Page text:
Along the East River you will find various bridges connecting Manhattan to other boroughs. One of those bridges is the Queensboro Bridge, also known as the 59th Street Bridge or Ed Koch Bridge.
On the northern side of the bridge, you will find a pedestrian walkway and bicycle lane for those that wish to cross the bridge without a car. During a walk or bike along the pathway you will get views of the East River, Roosevelt Island, the tramway, and various buildings of the NYC skyline.
This guide will talk through how to take part of a walk or bike ride across and what to expect (and look out for) along the way.
1) Queensboro Bridge Background
Before talking through the walk across the Queensboro Bridge, I thought it may be useful to give a little bit of background about the bridge itself.
→ The bridge is known as a double decked cantilever bridge and was completed in the year 1909, after around 6 years of construction.
→ It connects the boroughs of Manhattan and Queens over the East River, spanning between the Upper East Side and Long Island City.
→ In the middle of the East River, below the bridge, you will find Roosevelt Island. While you cannot walk directly from the bridge onto Roosevelt Island, you will be able to take in the view on your way across.
→ For much of its history it was simply known as the Queensboro Bridge (or 59th Street Bridge). However, in 2010, NYC decided to rename it as the Ed Koch Queensboro Bridge (named after a former mayor).
→ The bridge spans 3,724 feet in length and comprises of 9 lanes (4 on the upper level and 5 on the lower level), and 1 lane for pedestrians and bicyclists. Including the approaches, the total length comes in at 7,449 feet.
→ As of today, there is just one shared pedestrian and bicycle lane on the northern part of the bridge. Currently, construction is taking place to open up a pedestrian only lane on the southern side of the bridge. Estimated completion for the project is year-end of 2023.
2) Pedestrian and Bicycle Entrances
Whether you are planning to bicycle across or walk across, you will enter on the same pathway from Manhattan or Queens. In the future though, do expect this to change as the new pedestrian pathway opens up.
Queensboro Bridge Manhattan Side Pedestrian Entrance
On the Manhattan side of the bridge you will find the entrance to the pathway on the southeast corner of 60th Street & Queensboro Bridge Exit. As you are walking on 60th Street from 2nd Avenue to 1st Avenue you should see the entranceway on your right hand side.
Closest Subway: 59th Street Subway -> 4/5/6/N/R/W
Queensboro Bridge Queens Side Pedestrian Entrance
On the Queens side of the bridge you will find the entrance of the pathway at the intersection of Queens Blvd N and Crescent Street.
Remember, at both entrances (for now), pedestrians and bicyclists enter at the same entrance. Be careful as you are making your way on as it can be a bit hectic with everyone merging onto the pathway.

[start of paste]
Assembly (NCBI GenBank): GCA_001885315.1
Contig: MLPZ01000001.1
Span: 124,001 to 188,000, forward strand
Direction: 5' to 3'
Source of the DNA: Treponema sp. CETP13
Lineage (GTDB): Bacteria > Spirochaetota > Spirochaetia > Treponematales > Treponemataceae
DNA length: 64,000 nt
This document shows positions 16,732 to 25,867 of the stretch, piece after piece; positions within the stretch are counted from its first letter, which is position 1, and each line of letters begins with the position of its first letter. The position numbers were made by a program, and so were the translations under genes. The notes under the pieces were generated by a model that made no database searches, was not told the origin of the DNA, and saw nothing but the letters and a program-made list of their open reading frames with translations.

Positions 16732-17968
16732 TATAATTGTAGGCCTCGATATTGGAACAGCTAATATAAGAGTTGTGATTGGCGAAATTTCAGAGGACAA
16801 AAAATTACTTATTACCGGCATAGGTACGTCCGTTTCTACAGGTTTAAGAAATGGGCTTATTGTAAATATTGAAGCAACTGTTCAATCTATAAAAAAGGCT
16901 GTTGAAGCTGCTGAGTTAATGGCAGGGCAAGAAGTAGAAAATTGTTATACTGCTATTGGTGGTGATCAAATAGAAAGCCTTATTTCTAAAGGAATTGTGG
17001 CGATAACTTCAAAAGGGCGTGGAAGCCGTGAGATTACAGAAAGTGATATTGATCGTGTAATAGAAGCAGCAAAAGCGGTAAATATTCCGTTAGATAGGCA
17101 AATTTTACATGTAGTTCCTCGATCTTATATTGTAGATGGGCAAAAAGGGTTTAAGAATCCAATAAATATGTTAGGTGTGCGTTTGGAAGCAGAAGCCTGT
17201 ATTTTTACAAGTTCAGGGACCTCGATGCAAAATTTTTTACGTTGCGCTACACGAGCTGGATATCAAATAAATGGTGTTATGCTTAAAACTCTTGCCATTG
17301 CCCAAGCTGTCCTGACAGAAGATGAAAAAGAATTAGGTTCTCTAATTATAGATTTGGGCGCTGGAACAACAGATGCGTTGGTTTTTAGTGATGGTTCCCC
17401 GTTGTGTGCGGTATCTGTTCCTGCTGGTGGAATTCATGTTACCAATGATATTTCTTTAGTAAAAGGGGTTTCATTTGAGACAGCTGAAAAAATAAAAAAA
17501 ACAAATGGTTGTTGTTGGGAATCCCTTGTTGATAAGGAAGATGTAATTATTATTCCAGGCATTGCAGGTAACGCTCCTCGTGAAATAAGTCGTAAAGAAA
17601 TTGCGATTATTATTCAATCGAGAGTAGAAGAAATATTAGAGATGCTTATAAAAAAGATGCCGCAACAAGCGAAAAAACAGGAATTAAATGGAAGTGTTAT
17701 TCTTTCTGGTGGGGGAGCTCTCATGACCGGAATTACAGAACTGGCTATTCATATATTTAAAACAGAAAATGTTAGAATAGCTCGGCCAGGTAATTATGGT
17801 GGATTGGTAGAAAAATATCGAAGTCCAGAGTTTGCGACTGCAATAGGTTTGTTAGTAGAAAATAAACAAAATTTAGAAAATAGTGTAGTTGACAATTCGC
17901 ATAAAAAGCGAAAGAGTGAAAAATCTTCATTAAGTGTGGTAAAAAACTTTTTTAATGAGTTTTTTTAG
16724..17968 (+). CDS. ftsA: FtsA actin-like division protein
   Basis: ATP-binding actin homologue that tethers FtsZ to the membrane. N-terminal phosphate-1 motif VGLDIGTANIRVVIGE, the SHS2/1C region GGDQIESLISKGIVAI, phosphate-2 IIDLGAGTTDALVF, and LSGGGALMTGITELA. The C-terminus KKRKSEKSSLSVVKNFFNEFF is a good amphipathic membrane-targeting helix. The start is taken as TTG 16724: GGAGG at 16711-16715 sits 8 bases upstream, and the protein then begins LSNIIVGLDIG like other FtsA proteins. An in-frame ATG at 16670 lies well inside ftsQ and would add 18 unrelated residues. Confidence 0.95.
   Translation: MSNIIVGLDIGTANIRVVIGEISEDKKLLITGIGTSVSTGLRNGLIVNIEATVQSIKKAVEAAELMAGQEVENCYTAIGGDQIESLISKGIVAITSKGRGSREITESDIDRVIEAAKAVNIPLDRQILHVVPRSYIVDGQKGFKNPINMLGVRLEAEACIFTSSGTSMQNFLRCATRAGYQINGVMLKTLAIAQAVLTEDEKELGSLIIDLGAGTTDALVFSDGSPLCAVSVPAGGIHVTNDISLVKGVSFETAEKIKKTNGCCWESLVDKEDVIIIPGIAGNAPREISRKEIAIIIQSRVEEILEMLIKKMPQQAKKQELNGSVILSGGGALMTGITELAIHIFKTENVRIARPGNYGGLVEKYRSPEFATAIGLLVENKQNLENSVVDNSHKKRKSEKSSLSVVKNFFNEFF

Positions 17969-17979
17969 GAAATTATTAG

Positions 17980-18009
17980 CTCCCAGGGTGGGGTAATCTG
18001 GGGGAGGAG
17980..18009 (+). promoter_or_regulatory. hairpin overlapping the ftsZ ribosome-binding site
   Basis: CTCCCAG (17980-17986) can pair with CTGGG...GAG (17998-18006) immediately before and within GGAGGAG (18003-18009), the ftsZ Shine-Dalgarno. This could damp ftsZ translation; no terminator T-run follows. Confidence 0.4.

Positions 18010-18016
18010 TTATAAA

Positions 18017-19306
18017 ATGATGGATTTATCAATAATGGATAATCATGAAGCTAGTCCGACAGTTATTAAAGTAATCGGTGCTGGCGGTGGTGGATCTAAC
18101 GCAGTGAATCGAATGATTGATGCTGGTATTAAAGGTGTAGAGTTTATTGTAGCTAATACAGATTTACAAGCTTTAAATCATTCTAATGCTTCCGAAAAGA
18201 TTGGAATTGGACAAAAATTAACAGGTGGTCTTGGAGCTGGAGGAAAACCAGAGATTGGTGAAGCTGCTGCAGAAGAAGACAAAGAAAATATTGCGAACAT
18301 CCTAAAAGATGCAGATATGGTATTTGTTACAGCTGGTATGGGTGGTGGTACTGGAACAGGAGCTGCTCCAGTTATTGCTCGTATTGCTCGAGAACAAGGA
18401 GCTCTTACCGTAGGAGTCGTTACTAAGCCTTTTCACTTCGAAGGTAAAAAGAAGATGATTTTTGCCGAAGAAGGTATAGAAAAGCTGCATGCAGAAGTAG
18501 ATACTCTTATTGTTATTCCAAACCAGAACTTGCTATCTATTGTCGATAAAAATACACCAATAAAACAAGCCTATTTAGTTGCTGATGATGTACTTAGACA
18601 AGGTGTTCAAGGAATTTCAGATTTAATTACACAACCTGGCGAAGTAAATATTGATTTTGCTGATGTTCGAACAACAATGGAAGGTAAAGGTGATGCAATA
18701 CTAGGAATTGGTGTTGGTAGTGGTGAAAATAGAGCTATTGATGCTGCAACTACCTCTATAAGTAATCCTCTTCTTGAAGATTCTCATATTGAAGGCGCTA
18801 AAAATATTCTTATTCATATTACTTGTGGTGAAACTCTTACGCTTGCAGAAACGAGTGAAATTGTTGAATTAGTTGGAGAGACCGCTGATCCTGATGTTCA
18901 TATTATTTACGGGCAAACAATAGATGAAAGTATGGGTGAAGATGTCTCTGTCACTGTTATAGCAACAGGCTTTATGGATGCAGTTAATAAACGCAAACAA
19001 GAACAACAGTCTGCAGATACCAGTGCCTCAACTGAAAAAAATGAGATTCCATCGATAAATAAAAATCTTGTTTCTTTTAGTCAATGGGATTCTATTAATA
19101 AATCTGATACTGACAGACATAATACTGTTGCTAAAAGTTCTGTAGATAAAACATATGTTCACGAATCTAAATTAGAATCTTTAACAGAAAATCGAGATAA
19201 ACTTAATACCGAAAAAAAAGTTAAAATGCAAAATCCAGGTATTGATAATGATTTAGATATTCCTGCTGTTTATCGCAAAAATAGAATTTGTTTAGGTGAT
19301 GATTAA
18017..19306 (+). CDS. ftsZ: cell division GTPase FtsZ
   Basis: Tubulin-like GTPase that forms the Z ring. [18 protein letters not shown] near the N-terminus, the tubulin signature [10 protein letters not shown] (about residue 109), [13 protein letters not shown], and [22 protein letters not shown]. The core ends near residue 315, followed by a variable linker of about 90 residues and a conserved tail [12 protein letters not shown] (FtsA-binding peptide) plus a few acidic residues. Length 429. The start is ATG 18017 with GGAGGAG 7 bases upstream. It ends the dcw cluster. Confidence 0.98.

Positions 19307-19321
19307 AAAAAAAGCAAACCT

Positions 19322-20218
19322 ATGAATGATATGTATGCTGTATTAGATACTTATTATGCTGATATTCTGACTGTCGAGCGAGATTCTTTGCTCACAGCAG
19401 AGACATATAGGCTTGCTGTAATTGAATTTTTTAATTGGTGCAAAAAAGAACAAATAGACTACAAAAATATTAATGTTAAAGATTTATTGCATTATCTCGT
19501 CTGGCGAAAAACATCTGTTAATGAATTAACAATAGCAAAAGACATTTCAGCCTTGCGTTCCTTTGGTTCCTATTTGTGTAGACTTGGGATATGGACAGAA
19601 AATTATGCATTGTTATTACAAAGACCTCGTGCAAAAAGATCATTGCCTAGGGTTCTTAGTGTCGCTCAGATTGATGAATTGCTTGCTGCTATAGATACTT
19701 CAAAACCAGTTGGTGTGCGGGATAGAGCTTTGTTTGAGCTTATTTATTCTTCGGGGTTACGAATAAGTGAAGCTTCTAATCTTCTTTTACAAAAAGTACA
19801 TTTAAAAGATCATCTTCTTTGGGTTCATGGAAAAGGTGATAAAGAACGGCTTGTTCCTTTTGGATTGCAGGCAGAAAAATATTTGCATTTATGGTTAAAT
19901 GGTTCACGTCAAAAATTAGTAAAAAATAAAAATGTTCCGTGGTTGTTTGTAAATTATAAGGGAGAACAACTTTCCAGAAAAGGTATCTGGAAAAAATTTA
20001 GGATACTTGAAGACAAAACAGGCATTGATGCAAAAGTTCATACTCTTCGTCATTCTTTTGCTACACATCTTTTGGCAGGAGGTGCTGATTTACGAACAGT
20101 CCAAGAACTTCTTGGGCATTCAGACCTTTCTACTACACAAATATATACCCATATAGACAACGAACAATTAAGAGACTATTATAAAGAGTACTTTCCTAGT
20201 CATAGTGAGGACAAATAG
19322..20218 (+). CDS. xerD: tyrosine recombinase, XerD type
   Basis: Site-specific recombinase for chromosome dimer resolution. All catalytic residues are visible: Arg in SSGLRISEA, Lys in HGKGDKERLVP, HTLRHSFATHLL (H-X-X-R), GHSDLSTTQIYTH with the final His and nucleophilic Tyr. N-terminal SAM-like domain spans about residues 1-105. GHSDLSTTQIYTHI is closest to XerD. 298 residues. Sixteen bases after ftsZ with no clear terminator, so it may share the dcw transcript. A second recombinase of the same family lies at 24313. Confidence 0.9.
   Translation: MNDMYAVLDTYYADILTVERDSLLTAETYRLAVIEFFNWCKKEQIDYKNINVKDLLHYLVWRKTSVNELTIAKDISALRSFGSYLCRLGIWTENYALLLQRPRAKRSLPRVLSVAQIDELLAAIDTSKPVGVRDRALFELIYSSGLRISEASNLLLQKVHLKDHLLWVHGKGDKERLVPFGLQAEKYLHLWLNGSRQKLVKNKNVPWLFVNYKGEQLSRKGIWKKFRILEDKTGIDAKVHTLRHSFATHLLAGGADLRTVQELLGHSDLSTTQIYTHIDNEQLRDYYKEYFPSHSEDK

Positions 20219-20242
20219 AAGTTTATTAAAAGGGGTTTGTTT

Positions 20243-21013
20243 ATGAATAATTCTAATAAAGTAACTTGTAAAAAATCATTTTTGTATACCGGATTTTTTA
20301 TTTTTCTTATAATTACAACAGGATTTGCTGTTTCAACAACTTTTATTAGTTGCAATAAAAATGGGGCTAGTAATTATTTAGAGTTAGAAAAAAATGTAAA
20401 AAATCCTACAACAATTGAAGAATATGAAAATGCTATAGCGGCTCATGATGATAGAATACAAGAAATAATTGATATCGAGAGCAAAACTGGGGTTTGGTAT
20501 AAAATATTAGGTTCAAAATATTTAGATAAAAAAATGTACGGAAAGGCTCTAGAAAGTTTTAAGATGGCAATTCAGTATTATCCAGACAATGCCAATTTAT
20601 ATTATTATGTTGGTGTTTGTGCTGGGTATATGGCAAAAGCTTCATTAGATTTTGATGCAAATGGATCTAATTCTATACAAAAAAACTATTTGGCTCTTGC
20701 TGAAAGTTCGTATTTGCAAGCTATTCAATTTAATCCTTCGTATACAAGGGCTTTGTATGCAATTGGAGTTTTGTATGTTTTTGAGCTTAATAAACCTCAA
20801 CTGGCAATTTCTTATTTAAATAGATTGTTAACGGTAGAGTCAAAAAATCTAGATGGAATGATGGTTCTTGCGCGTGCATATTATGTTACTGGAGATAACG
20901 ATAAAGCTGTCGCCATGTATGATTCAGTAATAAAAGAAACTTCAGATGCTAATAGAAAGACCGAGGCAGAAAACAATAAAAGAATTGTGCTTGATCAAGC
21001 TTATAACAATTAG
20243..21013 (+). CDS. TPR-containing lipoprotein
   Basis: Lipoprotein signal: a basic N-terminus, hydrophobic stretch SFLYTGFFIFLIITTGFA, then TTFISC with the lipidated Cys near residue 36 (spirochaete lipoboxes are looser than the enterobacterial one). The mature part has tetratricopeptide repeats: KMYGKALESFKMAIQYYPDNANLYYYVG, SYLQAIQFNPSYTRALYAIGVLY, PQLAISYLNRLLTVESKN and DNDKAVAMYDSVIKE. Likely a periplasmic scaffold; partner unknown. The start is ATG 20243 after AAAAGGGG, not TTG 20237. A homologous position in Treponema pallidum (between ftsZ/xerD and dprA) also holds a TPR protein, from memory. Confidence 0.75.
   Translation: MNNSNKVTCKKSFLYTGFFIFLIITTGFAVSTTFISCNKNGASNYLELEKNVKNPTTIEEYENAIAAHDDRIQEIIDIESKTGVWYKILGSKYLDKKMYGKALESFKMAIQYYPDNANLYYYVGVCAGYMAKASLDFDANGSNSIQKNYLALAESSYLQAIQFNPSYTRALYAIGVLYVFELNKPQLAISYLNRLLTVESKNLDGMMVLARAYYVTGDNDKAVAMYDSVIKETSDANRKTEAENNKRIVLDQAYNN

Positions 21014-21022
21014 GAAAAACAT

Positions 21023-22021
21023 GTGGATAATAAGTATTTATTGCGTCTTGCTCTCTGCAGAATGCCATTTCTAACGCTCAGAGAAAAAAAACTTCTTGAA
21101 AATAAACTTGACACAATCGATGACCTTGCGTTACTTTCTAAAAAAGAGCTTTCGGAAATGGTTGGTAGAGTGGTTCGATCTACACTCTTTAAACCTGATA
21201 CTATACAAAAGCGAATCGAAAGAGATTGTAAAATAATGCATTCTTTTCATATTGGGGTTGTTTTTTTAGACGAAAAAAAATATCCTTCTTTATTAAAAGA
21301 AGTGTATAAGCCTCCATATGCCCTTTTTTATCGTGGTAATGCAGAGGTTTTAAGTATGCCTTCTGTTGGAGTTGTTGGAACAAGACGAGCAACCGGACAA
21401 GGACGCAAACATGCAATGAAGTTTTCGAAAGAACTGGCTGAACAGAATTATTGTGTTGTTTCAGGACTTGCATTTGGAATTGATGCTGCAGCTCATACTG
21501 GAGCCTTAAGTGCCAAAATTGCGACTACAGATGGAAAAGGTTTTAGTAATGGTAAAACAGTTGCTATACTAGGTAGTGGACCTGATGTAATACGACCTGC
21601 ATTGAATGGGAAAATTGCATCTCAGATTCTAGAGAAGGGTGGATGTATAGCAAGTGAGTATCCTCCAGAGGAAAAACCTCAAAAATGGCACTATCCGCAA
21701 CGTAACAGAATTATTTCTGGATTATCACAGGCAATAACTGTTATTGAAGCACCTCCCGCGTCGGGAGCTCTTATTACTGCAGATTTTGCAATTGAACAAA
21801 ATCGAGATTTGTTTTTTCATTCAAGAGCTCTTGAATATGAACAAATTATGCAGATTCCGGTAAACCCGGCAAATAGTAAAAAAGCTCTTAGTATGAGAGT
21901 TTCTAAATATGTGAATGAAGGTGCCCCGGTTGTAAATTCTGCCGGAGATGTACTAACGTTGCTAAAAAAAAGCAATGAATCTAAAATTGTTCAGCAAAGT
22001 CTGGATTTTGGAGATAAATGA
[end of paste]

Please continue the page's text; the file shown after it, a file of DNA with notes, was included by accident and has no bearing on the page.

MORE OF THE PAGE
Closest Subway: Queens Plaza Subway -> N/W/7
3) Helpful Things to Know
Here are some helpful things to know about the pathway along with some tips to better prepare you for a visit.
→ The total length of the pathway is just under 1.5 miles. Expect a walk across to take around 30 minutes with no stops. If taking photos along the way, plan on spending a bit more time on the bridge.
→ There are no restrooms, food, drinks, or souvenirs sold on the bridge itself. However, once you arrive in Manhattan or Queens, you should find anything you are looking for.
→ Since the bridge is elevated over the river, it can get windy at times. Be sure to come prepared with appropriate attire based on weather conditions.
→ You will also find the pathway directly next to the car lanes (separated by a barrier). This is different from some other bridge walks, where you are above or below the actual cars.
→ The pathway is technically split into 4 lanes – two for bicyclists and two for pedestrians. If walking from Manhattan to Queens, the walking path will be on your left (closest to the water) and the bicycle path on your right (closest to the cars).
→ Since this is one open pathway, it can get dangerous with pedestrians and bicyclists all in one. If you are trying to overtake someone in front of you, be sure to take a quick glance behind you as bicyclists may be speeding down the pathway.
The above two points should be resolved in the future when they split the pedestrians and bicyclists into two completely different pathways.
Photography Note: If you are coming to take some photos, just note you will find fencing throughout the walk across. There are parts where you can still get clear shots across in either direction, but it will take a bit more of ingenuity.
» Check out this helpful guide that talks all about the best places to stay in New York during a visit